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On Sunday afternoon, student-athletes gathered together. Not for practice, not for a game or team meeting, but for a protest.

The march in support of Black Lives Matter was a joint effort from Michigan and Eastern Michigan athletes. Eagles linebacker Tariq Speights and Wolverines senior defensive back Hunter Reynolds were the official organizers of the event. The football players are members of the group College Athlete Unity — an organization that aims to “collectively address injustice and affect positive change using our privilege and considerable platforms.” 

“Today, we are going to unite as student-athletes, we’re going to unite as a community, we’re going to unite as fellow brothers and sisters,” Speights said to the crowd from the steps of Hatcher Graduate Library. “And we will take the first steps to rebuild the relationship between African Americans and law enforcement in this community.”

After speeches from Speights and Reynolds, athletes standing on the steps next to the organizers put on shirts that read “RACISM” with a red line through the word. With megaphones, the organizers led a sizable crowd out of the Diag and onto State St.

“I think the issue is important, Washtenaw County Sheriff Jerry Clayton told The Daily. “I admire the young folks. They have a voice; they’re using their voice and I want to support everything that they’re talking about.”

“Before I was sheriff, I was a Black man —  55 years on this planet,” Clayton said to the crowd later in the protest. “As sheriff, I’m a Black man. When I’m not sheriff anymore, I’ll be a Black man. I have three sons from 20 to 32 and my wife and I are traumatized every time we see another situation of a Black person being shot, hurt, brutalized, not just by the police but by society in and of itself. And If it doesn’t stop now, when is it ever going to stop.”

Amid chants of “No justice! No peace!,” “Black Lives Matter” and “Hands up! Don’t shoot!,” Ann Arbor residents watched on. The front of the protest, spearheaded by the athletes, caught the eye of those in stores, driving by and eating lunch. Staring back at them were signs held by the marchers:

“SKIN COLOR IS NOT A CRIME,” “I can’t breathe,” “Black Lives Matter” and “White Silence = White Compliance.”

After rounding the final corner onto William Street the march made its way back to the Diag and people took the opportunity to speak after Speights and Reynolds opened up the megaphone to everyone.

Morgan Iverson, an Eastern Michigan track athlete, was one of the first to take the stage. Her message was clear: vote. Iverson urged those attending to make a difference in their local elections, not just presidential.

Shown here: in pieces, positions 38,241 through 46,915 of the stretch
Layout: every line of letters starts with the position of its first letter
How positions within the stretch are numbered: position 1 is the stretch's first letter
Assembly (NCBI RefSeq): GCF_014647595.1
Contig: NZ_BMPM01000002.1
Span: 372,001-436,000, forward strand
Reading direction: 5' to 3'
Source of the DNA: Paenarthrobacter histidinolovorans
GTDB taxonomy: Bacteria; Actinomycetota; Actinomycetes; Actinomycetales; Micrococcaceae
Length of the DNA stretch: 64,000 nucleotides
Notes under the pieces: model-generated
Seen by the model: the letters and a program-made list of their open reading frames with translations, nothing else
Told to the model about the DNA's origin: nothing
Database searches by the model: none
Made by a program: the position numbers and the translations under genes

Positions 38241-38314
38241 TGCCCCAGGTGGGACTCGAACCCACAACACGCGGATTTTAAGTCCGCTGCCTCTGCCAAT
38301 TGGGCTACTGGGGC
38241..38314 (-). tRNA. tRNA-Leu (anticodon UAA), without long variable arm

Following her announcement, Eastern Michigan football coach Chris Creighton stepped up to take his turn to speak.

“Look around and I’d imagine every single one of us has somebody here in this courtyard that we love,”  Creighton said. “It’s really easy when you think about it that way to say that Black Lives Matter when you love someone who’s sitting in this courtyard right now. It’s a big thing in the world right now, but it becomes really personal and individual when you take the time to think about the people that you’re with, the people that you know and the people that you love.”

LSA sophomore student Maya Ferguson came to pledge her support. She expressed that she’s tried to do all she could this summer to support Black Lives Matter and incite change and found it most important to simply talk to people. 

“Social media is such a big thing right now,” Ferguson said. “So it reaches so many people. So I really feel like when you have conversations with people and you talk about what’s going on sometimes you can really change people’s perspective or minds.

So many people say don’t mix politics with sports, but human rights is not politics. It’s something that needs to be discussed.”

In that, Ferguson and the protest’s organizers are in harmony. The event was advertised and spread via social media, and the protest was a way to create and engage people in conversations about race and society. To the student-athletes and people in attendance, that is the way forward.

“Trust me, I don’t want to hold (this) in all to myself,” Speights said. “I’ve been doing that my entire life. Ask me the questions. I’m here, we’re all here, we want to have those conversations. We want to break down those barriers. We want change.”

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